Looking at wildlife mount and retain permits

Leko’s Conservation Corner

I have wanted to tackle the topic of wildlife mount and retain permits for quite some time. Mount and retain permits are issued for wildlife species that someone may wish to keep and have mounted. The mount can be prepared by themselves or a taxidermist. Provincial wildlife species, legally taken under a licence, can be retained and mounted without the requirement of separate permit. Examples of wildlife species that may be retained and mounted without a special permit include: upland game birds, waterfowl, fur bearers and big game species such as deer, moose, elk and bear.

An animal or bird that was found dead or accidentally killed does require a separate permit to allow possession.

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Ministry of Environment offices are often visited by people who, while walking their dog, came across a dead deer with a nice set of antlers, or who found a road killed moose, or picked up an owl lying on the side of the highway. In situations like these, the individual must contact the nearest Ministry of Environment office within seven days. The individual must provide information regarding the species of wildlife, where it was found and how it died.

If the person wishes to retain the animal, an inspection by a conservation officer may be required. If the individual is allowed to keep the wildlife, a permit to possess the wildlife will be issued. In cases where the intention is to have the animal mounted by a taxidermist, a mount and retain permit is required which carries a small fee.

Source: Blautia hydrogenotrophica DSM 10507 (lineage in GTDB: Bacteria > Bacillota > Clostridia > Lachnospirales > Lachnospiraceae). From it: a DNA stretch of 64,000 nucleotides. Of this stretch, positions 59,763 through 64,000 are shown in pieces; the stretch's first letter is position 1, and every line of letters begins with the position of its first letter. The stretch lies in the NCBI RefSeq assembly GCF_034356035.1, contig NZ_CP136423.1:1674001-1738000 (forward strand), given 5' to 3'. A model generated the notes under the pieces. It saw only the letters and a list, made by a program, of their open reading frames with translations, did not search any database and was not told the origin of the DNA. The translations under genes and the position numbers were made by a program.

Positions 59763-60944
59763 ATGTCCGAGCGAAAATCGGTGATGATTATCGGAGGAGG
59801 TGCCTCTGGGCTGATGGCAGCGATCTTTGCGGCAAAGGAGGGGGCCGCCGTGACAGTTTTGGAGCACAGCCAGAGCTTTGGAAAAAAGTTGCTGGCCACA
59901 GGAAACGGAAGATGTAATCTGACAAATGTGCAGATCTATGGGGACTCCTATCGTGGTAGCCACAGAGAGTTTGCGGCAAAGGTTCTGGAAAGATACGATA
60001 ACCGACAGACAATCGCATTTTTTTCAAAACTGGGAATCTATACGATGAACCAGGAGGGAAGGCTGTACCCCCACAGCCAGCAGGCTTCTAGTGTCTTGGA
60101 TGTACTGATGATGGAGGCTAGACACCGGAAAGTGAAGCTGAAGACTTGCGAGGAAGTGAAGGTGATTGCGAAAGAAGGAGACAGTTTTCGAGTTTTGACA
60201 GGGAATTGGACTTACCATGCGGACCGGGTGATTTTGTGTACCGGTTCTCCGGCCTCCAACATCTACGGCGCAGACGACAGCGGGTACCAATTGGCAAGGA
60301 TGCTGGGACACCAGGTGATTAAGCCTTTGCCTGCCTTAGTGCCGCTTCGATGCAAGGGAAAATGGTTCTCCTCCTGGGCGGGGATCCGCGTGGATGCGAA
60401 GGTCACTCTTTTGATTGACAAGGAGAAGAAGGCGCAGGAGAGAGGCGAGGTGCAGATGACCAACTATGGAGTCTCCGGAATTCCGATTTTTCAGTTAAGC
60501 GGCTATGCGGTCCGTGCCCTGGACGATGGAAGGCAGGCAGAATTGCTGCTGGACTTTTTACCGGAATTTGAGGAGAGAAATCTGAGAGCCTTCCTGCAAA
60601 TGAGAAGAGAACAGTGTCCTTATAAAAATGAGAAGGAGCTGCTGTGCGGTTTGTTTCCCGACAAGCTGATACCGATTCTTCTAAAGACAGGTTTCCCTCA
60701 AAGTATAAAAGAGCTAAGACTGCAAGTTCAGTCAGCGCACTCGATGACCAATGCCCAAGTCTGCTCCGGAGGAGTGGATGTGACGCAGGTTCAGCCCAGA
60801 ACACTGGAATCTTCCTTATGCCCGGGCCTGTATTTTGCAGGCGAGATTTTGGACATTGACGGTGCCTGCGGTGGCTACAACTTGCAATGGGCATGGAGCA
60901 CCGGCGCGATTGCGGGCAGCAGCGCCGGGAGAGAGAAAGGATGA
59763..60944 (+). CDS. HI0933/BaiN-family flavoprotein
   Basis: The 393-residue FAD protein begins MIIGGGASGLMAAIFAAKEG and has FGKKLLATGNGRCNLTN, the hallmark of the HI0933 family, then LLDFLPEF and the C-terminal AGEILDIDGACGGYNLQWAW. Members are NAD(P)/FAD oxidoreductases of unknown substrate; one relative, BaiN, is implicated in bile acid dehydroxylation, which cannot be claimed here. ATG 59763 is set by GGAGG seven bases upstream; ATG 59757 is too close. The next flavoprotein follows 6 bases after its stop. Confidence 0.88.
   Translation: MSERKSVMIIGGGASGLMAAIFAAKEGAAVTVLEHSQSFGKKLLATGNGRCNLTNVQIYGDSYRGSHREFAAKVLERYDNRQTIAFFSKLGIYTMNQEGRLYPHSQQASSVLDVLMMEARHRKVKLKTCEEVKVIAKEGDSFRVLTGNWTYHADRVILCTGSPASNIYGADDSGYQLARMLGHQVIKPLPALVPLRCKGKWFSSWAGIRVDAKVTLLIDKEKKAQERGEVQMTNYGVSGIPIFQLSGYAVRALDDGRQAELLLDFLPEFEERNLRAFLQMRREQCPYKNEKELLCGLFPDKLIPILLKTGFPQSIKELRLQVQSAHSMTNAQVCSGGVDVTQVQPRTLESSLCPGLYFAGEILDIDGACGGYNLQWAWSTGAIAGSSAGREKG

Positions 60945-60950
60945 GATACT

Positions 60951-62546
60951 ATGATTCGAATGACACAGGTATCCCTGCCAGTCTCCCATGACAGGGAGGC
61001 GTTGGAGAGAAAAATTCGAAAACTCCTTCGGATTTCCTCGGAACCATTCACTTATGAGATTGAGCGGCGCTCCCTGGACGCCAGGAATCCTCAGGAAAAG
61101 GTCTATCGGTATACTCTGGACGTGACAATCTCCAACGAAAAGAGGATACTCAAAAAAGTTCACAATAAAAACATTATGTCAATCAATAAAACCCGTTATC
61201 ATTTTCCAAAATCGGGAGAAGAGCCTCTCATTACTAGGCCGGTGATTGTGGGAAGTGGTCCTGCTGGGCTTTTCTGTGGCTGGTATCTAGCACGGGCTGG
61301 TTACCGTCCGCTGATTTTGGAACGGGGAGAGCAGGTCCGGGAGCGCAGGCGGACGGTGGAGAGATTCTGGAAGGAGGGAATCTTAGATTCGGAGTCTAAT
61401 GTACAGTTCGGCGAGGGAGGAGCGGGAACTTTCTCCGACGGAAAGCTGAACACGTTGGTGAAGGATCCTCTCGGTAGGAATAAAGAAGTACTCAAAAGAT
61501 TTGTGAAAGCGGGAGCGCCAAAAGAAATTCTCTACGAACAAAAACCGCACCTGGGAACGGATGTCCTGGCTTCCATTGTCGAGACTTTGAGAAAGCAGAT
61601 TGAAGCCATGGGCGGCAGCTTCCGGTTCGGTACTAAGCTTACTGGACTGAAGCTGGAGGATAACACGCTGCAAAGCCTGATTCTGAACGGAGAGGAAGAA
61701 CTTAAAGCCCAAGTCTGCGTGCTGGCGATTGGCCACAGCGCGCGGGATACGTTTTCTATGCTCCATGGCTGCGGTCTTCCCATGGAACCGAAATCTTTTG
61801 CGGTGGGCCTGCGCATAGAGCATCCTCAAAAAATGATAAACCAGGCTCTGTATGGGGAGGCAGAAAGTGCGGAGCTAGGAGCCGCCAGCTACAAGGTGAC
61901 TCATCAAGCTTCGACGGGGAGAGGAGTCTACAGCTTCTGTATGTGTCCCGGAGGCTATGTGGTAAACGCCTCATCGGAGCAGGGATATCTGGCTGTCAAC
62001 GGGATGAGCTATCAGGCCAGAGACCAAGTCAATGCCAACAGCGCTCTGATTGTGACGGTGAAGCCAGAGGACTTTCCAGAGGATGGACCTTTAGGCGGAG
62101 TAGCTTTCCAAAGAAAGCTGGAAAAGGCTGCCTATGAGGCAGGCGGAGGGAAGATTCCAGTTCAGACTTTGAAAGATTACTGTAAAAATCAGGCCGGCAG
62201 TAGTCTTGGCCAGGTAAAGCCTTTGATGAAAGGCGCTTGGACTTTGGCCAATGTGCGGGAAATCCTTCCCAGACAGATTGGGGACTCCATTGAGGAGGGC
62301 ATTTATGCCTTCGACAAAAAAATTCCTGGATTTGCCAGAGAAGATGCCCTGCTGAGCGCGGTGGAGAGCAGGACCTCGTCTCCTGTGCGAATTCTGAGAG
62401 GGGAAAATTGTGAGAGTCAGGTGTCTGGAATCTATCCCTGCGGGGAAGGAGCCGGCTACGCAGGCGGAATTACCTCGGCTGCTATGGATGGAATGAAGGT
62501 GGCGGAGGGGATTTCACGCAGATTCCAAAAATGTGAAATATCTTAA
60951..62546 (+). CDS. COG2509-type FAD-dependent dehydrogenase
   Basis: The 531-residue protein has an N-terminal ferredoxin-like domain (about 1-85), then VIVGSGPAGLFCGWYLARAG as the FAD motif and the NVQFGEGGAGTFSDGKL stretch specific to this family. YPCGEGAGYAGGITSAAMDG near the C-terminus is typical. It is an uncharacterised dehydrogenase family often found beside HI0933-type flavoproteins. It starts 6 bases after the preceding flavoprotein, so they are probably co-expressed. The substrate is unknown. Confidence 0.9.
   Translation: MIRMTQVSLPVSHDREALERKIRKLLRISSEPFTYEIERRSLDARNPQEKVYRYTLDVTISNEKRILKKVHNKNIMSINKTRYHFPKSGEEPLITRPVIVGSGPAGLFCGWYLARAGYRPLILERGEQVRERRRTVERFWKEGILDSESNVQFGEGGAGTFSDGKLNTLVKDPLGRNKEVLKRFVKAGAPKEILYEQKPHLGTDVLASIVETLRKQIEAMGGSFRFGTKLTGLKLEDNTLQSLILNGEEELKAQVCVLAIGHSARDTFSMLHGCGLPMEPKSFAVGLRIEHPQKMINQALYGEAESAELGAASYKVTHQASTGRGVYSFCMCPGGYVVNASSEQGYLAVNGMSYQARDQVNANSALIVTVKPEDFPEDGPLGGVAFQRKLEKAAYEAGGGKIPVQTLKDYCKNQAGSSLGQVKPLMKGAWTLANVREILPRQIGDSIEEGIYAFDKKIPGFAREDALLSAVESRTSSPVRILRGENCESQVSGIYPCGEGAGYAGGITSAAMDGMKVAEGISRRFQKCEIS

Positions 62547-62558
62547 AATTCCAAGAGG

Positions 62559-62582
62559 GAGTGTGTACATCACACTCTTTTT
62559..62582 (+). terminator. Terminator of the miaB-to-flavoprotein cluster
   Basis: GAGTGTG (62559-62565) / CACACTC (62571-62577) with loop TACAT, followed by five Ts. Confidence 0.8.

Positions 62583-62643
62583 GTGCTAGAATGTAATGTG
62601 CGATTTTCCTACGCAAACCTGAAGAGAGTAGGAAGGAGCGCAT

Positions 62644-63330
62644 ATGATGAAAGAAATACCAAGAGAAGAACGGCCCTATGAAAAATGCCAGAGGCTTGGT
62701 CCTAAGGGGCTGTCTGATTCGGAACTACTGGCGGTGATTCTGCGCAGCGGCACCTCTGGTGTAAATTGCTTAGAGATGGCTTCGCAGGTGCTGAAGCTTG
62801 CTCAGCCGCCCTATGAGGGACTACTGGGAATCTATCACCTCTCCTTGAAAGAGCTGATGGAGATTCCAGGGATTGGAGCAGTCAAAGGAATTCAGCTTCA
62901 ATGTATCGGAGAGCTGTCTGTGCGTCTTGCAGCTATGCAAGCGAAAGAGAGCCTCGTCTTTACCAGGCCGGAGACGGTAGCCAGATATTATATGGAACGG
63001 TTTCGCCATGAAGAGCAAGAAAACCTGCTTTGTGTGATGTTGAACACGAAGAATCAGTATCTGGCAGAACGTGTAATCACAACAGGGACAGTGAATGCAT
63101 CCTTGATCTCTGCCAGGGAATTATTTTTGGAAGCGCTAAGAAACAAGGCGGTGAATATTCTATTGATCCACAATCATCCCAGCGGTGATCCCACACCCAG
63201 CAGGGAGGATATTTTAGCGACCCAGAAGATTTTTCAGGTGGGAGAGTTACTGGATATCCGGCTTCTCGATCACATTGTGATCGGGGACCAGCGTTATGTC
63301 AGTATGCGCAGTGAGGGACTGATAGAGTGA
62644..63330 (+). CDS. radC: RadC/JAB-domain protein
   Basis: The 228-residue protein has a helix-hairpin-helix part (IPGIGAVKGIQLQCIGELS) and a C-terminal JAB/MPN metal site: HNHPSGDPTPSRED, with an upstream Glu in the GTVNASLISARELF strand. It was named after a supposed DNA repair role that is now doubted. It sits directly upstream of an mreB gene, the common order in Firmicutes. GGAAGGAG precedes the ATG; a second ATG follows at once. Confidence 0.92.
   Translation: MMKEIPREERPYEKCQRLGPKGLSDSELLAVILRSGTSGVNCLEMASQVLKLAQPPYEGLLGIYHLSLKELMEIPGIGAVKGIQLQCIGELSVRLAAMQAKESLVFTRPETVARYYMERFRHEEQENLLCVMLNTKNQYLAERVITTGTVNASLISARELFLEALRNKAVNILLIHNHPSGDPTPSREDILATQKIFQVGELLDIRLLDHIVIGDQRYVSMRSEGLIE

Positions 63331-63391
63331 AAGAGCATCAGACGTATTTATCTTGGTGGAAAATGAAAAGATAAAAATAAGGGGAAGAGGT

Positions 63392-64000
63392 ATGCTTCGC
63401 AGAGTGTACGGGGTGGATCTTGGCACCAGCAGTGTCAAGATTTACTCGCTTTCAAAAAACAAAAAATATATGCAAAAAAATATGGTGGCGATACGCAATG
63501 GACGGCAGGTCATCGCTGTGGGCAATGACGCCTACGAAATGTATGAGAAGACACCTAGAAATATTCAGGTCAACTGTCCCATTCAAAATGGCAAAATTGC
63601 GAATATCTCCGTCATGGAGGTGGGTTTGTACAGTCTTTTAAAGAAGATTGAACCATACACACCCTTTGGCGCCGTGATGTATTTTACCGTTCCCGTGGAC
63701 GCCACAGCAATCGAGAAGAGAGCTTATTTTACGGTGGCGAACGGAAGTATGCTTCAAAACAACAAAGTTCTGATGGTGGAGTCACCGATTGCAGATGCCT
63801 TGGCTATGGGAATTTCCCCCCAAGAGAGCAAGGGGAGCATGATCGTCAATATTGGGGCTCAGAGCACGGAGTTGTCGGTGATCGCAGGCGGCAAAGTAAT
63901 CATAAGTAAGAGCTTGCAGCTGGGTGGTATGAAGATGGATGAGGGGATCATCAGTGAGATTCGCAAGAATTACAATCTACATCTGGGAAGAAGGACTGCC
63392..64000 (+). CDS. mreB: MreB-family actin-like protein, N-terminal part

There are wildlife species for which permits will not be issued. They include endangered species such as; the whooping crane, peregrine falcon and black-tailed prairie dog to name a few.

Permit requests for migratory birds found dead and not taken under a hunting licence must be directed to the Canadian Wildlife Service in Saskatoon. It should be noted that rarely are mount and retain permits issued for migratory birds that were not taken under a licence. One exception may be for instances where the wildlife mount will be on public display.

So, what is the process, and why is a permit required?

Our goal is to provide legitimate uses for dead wildlife found by the public, while at the same time protecting wildlife from unlawful harvest, possession and trafficking. There are people out there who may illegally shoot a trophy deer or kill an owl and then claim they found the animal and attempt to obtain a permit.